Journal of Industrial Relations, vol. 50, 2008, p. 647-663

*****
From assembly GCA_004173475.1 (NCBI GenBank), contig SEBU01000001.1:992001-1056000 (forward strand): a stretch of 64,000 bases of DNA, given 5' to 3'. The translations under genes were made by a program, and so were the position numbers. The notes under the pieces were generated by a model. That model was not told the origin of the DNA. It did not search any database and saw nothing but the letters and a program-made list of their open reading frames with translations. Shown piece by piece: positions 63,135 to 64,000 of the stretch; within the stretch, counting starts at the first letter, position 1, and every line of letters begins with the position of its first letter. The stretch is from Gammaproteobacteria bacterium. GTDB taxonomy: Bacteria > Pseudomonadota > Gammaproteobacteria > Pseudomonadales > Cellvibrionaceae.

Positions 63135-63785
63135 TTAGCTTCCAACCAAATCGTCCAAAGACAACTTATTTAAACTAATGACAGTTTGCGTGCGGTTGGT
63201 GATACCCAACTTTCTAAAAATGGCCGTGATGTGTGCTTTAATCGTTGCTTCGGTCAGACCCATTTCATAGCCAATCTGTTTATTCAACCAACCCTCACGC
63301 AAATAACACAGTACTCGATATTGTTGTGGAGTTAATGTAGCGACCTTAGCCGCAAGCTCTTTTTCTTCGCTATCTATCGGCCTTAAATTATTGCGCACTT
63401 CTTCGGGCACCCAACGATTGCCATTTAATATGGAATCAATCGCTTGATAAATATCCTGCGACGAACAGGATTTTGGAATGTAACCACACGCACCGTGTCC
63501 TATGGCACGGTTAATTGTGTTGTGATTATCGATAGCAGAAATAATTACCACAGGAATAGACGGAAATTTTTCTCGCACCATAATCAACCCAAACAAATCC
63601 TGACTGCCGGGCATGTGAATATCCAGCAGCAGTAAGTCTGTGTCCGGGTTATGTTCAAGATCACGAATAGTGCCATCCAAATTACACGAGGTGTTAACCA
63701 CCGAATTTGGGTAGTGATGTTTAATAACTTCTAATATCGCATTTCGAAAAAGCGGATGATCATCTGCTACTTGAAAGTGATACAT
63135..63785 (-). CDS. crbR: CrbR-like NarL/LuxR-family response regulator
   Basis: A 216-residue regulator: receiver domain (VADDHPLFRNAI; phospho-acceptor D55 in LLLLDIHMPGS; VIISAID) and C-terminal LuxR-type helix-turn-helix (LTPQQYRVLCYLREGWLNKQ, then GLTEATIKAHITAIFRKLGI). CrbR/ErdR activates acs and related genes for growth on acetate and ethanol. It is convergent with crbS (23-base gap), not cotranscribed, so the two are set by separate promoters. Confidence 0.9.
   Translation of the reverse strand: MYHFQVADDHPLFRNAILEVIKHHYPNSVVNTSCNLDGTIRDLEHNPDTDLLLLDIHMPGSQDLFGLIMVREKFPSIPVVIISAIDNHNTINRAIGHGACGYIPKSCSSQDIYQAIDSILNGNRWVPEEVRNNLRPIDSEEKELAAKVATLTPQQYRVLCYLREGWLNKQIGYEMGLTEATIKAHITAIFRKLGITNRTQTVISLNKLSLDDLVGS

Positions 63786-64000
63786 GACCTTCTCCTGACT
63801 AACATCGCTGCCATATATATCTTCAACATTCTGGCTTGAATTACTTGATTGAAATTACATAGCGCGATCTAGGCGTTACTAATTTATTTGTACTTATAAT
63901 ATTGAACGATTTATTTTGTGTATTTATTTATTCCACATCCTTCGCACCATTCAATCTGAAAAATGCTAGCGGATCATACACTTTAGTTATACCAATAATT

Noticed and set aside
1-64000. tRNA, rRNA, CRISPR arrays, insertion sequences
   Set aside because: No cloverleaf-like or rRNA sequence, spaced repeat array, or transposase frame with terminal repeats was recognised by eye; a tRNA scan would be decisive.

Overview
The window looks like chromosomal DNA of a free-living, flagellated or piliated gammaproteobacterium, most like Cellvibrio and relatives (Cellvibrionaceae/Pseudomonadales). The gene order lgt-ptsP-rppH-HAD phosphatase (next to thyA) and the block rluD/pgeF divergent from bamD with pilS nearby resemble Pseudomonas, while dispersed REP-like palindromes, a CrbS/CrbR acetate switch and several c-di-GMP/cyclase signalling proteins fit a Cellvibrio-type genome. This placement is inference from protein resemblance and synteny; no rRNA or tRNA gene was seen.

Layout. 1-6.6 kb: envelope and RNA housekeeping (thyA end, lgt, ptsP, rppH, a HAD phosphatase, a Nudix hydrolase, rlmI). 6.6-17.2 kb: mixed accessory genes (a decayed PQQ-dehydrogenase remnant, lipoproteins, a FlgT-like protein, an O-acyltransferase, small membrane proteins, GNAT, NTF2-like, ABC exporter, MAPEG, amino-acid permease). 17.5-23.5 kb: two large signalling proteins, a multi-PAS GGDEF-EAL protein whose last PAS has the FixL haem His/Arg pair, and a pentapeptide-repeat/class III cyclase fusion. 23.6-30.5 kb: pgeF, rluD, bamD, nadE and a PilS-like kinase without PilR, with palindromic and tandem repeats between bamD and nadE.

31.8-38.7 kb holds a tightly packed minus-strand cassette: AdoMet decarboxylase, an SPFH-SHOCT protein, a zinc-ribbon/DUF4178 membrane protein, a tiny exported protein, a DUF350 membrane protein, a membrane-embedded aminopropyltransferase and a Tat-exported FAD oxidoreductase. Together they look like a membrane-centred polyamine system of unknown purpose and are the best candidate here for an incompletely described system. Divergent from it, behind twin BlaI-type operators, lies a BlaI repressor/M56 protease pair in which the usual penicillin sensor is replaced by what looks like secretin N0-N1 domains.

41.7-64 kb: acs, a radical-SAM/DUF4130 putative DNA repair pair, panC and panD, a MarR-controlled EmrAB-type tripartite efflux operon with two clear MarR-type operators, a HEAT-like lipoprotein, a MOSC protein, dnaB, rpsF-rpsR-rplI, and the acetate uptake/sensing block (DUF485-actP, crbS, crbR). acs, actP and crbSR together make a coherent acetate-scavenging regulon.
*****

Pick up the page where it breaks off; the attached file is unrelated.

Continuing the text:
In 1907, soon after Federation, a distinctive system of 'social protection by other means' (SPM) is said to have emerged in Australia. It was founded on a system of judicial minimum wage determination which persisted until 2005. In that year the Howard government passed industrial relations reforms known as the Work Choices legislation, which is generally considered to reflect the view that wage minima should be determined by what the market can afford rather than by welfare criteria. The new Labour government which came to power in 2008 will need to revisit the role of the minimum wage in social policy. Many commentators see SPM as a failed model in the context of economic globalisation, and argue that Australia must create a new European style welfare state based on 'flexicurity'. This article argues that the perception of a crisis in SPM is fundamentally mistaken, and that Australian welfare policy has been far less reliant on wage determination than has been supposed.